Hello again publishers and ad folk. It's time for another round up of all-things interesting and newsworthy in the ad publishing world from the last two weeks.
With the year still gathering momentum, it seems that the lawyers have been the first in the industry to get up to speed. With multiple key rulings and everyone suing everyone else, this issue feels more like a court roundup than the broader news I usually share. The good news is that I've been reading through it all so you don't have to. As ever you'll find brief summaries below with links to further reading for each story.
Missed an issue, or want to share with a friend? You can read every issue for free online at www.poweredbyads.com . It's even ad-free... controversial!
In this issue...
(just scroll down and read the bits that interest you)
- Austria thinks that pretty much everything publishers do is illegal
- Google accused of stealing from both publishers and advertisers
- German courts rule in favour of AdBlock Plus... again
- A $238 Million lesson in consent
- FTC given go-ahead to pursue the breakup of Meta
- Instagram testing new subscription offering for creators
- Reader's question: What is "Dark Social"?
- No dumb questions
- Wrapping up
Austria thinks that pretty much everything publishers do is illegal
This is a fun one. Austria's data protection authority have ruled that one website's use of Google Analytics is a breech of GDPR and they are looking at another 100 complaints of the same.
The case centres on the fact that when Google Analytics is added to a website personal information (such as the user's IP address) is transferred to the USA. Thanks to Edward Snowden, we know that US intelligence has access to that data should they want it. This mean that those protected by GDPR lose protection when data is transferred to the US; breaking a key concept of GDPR.
This ruling has the potential to have a far greater impact than it might first seem. Google Analytics is ubiquitous, but most publishers could live without it (Plausible & Matomo spring to mind as more privacy-centric alternatives). However, the ruling immediately calls into question the legality of every other US based solution we embed on our websites: Including Ad Networks and Servers.
Google accused of stealing from both publishers and advertisers
In the US it has been claimed that Google has been misleading publisher and advertisers for years and manipulating ad auctions for its benefit. The claims were initially made in a lawsuit filed in December 2020, but an unredacted filing was made last week which throws new light on the claims. There are two specifics that are likely to be of particular interest to publishers:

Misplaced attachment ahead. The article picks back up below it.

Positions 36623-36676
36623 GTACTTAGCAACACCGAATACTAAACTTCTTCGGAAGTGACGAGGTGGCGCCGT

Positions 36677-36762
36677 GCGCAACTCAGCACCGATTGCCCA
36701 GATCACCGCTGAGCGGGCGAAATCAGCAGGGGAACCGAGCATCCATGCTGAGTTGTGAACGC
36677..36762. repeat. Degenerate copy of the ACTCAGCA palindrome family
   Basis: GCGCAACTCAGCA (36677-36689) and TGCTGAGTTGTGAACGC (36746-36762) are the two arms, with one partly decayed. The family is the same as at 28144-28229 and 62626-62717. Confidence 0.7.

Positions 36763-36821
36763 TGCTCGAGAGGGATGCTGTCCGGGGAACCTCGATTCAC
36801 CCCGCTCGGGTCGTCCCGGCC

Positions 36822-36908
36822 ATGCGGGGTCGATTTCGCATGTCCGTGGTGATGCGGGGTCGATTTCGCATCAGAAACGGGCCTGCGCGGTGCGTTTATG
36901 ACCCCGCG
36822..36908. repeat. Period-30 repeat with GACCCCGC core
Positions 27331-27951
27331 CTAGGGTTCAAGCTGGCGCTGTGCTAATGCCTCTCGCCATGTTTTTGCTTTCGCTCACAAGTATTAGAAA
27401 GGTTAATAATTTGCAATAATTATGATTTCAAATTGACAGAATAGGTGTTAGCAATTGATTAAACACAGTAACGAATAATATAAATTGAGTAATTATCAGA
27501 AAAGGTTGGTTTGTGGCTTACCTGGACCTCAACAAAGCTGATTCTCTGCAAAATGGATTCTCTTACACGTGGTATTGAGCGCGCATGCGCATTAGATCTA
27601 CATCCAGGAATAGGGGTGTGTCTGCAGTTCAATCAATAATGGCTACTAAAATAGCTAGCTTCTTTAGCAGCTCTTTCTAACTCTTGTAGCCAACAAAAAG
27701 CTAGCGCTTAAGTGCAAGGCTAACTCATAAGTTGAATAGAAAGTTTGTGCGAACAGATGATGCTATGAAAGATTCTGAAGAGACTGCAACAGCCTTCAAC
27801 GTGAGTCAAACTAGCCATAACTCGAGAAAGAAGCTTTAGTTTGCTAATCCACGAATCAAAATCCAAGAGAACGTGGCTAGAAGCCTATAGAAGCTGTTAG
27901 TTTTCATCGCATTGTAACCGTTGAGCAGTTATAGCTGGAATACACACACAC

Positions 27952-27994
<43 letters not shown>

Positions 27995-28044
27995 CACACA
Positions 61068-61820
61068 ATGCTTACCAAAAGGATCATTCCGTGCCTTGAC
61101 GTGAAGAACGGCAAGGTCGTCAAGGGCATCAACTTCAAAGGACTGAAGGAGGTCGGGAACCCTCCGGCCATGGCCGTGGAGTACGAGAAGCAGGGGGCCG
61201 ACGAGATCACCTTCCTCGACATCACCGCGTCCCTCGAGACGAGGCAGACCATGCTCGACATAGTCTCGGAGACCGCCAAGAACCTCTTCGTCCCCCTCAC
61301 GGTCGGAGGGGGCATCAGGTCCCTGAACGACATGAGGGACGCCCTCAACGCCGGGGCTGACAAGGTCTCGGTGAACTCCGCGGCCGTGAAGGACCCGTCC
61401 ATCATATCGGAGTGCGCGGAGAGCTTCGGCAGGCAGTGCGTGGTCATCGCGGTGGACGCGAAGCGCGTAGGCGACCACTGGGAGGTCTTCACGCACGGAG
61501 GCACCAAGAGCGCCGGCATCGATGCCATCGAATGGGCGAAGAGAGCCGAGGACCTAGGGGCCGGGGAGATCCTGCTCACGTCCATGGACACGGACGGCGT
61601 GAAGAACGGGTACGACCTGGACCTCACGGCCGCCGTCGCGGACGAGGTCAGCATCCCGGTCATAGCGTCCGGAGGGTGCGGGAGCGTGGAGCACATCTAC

Firstly that through a process called "Reserve price optimisation", Google manipulated second price auctions to funnel funds away from publishers (charging advertisers for the second highest bid, whilst paying out based on the third placed bid). In short, it's alleged they told publishers that the impressions earned less than they did, then pocketed the difference. As one user on the Reddit adops channel put it "This, if true, is by far the worst thing I’ve seen in over 10 years in adtech."
Secondly that Facebook and Google colluded in price fixing to win a pre-agreed share of ad impressions each.
The Wall Street Journal has more about both claims and Google's denial of wrongdoing.
German courts rule in favour of AdBlock Plus... again
Life must be particularly sweet for the lawyers who represent German Publisher Axel Springer, and Eyeo, the makers of AdBlock Plus. The two companies have been battling in the German courts for close to eight years, with ruling after ruling going in the adblocker's favour. The latest continues that pattern. Axel Springer had claimed that by interfering with the website output, AdBlockers were infringing copyright. Although that feels like a logical stretch, it was based on a legal precedent from console gaming where cheat software modified code.